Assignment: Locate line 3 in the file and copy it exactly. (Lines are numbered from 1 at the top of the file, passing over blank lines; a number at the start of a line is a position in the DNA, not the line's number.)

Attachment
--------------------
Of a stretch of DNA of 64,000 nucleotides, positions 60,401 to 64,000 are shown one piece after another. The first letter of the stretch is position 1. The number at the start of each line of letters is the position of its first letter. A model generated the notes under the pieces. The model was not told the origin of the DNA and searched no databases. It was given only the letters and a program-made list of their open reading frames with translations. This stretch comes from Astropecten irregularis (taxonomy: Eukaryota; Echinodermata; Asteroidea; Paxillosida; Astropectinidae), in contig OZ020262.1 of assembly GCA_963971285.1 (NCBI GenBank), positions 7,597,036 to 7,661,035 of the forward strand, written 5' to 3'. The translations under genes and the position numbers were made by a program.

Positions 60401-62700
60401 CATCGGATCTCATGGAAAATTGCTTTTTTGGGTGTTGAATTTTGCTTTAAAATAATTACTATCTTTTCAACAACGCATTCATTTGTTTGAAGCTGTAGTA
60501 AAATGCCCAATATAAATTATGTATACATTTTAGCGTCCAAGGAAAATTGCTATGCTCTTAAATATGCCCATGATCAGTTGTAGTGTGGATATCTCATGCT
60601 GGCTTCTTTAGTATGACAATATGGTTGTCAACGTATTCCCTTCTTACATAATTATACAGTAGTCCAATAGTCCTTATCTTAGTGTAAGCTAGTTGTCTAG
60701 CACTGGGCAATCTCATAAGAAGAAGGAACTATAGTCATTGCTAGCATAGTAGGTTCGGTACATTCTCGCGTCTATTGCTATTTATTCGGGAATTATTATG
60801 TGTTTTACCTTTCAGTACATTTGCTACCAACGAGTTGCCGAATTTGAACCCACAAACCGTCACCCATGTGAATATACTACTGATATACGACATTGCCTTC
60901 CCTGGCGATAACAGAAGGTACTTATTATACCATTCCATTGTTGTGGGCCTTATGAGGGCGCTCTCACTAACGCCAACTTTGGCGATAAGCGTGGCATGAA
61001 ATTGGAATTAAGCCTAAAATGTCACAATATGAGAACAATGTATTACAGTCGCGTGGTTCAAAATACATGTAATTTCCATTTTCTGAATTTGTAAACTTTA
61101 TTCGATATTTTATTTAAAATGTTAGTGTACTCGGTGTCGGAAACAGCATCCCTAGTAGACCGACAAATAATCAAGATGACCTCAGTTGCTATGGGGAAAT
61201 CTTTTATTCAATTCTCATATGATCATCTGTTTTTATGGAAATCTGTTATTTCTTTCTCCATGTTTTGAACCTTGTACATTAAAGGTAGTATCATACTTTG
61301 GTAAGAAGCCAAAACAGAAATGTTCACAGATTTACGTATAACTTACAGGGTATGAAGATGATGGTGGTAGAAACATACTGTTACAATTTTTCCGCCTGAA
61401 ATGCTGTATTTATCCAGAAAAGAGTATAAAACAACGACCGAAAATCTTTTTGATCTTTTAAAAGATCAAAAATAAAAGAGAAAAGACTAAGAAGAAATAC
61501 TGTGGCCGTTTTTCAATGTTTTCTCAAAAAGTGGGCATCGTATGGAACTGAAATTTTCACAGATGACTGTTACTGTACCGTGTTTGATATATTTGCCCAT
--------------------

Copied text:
60401 CATCGGATCTCATGGAAAATTGCTTTTTTGGGTGTTGAATTTTGCTTTAAAATAATTACTATCTTTTCAACAACGCATTCATTTGTTTGAAGCTGTAGTA